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Avoiding The Balanced Scorecard Pitfalls

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Balanced Scorecard Success

  When Kaplan and Norton’s second book, The Strategy Focused Organization was published, the Harvard Business Review hailed the Balanced Scorecard (BSC) as one of the most significant contributions to management practice in the last 75 years. However, despite its well-publicized successes, many organizations that adopt a scorecard still fail to achieve the rewards they expect. Even the most successful companies faced problems when implementing Balanced Scorecard. In researching these disappointments, some common themes stand out:
  1. Measures that do not focus on clear and comprehensive strategy. Sometimes, it is difficult for managers to comprehend the company’s strategy and how they can contribute to its implementation. However, a company with no strategy will never be able to make an effective use of the Balanced Scorecard;
  2. Failure to communicate and educate. A scorecard is only effective if it is clearly understood throughout an organization. Ensure that employees really do understand how the scorecard works and how it will benefit them. Frequently, scorecards are developed at the executive level, but not communicated or cascaded down through an organization. When only one person is in charge of BSC, then this tool will never become part of company everyday work;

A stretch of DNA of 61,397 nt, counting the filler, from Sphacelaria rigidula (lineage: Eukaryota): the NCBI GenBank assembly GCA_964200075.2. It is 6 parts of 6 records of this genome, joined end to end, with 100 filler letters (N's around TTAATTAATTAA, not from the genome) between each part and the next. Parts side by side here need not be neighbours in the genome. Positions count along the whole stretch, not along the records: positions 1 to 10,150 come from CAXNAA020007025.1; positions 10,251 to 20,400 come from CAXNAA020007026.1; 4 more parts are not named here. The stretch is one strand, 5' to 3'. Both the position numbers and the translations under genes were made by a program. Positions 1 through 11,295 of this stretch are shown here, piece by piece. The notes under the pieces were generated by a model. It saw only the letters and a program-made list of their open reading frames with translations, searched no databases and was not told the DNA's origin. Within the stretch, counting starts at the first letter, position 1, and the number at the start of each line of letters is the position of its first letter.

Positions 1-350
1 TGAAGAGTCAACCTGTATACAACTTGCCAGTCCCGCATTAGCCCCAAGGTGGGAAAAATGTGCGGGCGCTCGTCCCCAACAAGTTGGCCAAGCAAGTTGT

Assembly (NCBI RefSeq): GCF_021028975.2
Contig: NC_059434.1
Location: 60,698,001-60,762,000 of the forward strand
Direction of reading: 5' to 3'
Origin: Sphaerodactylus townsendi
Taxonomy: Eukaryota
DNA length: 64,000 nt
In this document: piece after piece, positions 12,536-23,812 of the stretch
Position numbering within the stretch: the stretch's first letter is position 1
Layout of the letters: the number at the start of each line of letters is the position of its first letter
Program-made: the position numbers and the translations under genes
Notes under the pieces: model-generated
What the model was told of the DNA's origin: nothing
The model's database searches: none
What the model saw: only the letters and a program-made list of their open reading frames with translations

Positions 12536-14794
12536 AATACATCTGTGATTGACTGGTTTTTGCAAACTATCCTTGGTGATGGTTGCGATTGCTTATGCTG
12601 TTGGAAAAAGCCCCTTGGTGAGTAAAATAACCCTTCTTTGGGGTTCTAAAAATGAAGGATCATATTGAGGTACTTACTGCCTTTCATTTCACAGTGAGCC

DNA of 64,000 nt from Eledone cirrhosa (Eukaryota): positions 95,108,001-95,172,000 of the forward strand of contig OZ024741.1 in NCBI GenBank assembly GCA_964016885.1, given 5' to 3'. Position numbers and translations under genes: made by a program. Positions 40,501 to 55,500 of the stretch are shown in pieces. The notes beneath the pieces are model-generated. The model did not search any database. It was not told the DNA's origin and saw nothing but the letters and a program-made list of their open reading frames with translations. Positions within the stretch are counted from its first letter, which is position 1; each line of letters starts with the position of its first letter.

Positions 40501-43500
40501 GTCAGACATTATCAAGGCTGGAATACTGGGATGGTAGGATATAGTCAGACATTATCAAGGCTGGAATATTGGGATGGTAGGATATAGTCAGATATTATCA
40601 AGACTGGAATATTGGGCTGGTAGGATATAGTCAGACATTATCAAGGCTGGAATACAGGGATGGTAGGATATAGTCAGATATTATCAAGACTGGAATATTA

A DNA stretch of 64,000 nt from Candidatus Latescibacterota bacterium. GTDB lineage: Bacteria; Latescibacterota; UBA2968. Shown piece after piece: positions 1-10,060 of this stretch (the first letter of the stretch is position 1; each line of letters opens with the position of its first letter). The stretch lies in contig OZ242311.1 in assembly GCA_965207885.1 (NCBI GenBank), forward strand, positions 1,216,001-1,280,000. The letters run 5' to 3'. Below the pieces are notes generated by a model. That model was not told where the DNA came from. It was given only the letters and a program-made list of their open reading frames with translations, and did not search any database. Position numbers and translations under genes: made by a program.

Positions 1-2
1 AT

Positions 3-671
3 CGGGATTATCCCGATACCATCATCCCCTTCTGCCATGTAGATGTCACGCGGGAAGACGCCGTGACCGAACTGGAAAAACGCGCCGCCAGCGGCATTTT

3. No accountability. Accountability and high visibility are needed to help drive change. This means that each measure, objective, data source and initiative must have an owner. Without this level of detailed implementation, a perfectly constructed scorecard will not achieve success, because nobody will be held accountable for performance;
  4. Employees not empowered. While accountability may provide strong motivation for improving performance, employees must also have the authority, responsibility and tools necessary to impact relevant measures. Otherwise they will resist involvement and ownership. Resources must be made available, and initiatives funded, to achieve success;
  5. A BSC for a whole organization. Never, ever, try to build a BSC for the whole organization, as this will lead to a scorecard with potentially hundreds of measures, little focus and it will not be clear what is important for whom;
  6. Using only lagging measures. Care should be taken to identify not only lagging measures but also leading measures that can be used to plan for future performance;
  7. Use of generic metrics. Each organization should put effort to identify the measures that are appropriate for its own strategy and competitive position.
Avoid these common mistakes and you are more likely to have a successful implementation that engages people, delivers change and results in improvement. It will help you address strategy, performance and how the organization learns. References: Image source:
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